Hurricane museum gives up on lakefront

By The American Press

It comes as sad news to many that the National Hurricane Museum and Science Center won’t be happening after all, at least not on the lakefront.

The American Press reported Friday that Gray Stream, museum board chairman, sent a letter to Lake Charles Mayor Randy Roach on May 17 releasing the city from its commitment to reserve land north of the Civic Center for the museum. For those who’ve poured countless hours into the project over 10 years, and the many others who’ve watched from the sidelines with hope, this anticlimactic ending raises a question: What went wrong?

For a while, things seemed to be moving along well. By 2016, the board had secured commitments for $42 million of the estimated $60 million price tag. But it soon became apparent that the museum couldn’t rely on donations to bridge the funding gap. So in April 2016, the board asked taxpayers to — as secretary-treasurer Mark McMurry phrased it at the time — “take us off the hot seat.”

But voters didn’t respond with the support the board had hoped for, rejecting a 10-year, 1.5-mill property tax that would have helped fund the museum’s construction. Part of the reason the tax failed was the timing of the election. It would have been the fourth tax approved by local voters over the last year, and the state had recently increased its sales tax by 1 percent. Voters could have understandably felt taxed out. A much larger issue was the museum board’s unwillingness to scale down.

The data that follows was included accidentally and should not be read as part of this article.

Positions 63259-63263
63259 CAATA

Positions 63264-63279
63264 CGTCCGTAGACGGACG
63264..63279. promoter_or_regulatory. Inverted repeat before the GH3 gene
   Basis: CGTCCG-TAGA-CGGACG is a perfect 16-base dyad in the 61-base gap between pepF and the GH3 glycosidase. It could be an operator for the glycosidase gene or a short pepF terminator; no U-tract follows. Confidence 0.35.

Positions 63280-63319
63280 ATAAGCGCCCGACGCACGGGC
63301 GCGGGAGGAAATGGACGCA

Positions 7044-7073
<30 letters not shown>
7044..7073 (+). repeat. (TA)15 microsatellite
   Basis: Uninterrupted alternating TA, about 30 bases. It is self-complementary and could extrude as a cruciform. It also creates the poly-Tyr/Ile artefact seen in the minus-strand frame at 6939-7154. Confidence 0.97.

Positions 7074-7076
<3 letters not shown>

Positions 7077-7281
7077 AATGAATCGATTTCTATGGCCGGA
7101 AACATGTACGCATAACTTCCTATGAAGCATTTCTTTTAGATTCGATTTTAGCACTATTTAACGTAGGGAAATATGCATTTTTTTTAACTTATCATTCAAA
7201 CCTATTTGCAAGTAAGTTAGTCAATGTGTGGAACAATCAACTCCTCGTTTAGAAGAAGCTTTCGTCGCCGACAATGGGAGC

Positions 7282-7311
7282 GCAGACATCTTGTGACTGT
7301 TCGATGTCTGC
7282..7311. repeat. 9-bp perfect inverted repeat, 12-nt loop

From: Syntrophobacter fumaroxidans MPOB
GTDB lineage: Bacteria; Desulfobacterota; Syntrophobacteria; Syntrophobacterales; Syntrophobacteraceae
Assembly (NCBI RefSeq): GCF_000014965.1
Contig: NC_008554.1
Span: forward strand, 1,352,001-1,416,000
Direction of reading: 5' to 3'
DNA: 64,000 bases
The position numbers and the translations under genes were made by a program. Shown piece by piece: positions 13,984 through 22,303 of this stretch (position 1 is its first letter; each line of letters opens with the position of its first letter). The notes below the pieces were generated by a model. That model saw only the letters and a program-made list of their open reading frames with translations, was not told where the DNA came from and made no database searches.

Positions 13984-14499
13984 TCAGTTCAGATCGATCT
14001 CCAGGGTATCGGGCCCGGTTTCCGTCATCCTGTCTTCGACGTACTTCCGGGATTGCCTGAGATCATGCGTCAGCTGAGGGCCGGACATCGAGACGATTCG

Renderings showed a grandiose building in the style of the Sydney Opera House. Might the mission of the museum still have been fulfilled if it started out in an existing building with a few exhibits and phased into a larger building, as others have done? If potential contributors could have seen the museum in action on a small scale, might they have been more willing to open their wallets?

In a 2011 interview with the American Press, Stream defended the museum’s decision not to adjust its plans. “There are less ambitious ways to approach this,” he said. “I think there was a decision made at a certain point that just said that in order to fulfill the mission statement, in order to create the impact, in order to really do what needs to be done, it can’t be diluted into just what we feel like we can do easily.”

Maybe the hurricane museum will resurrect one day. Maybe the board will see a reward down the line for holding to its vision. But for now, we’re left with the nagging suspicion that a “less ambitious way” may have been the only way.

Jim Beam

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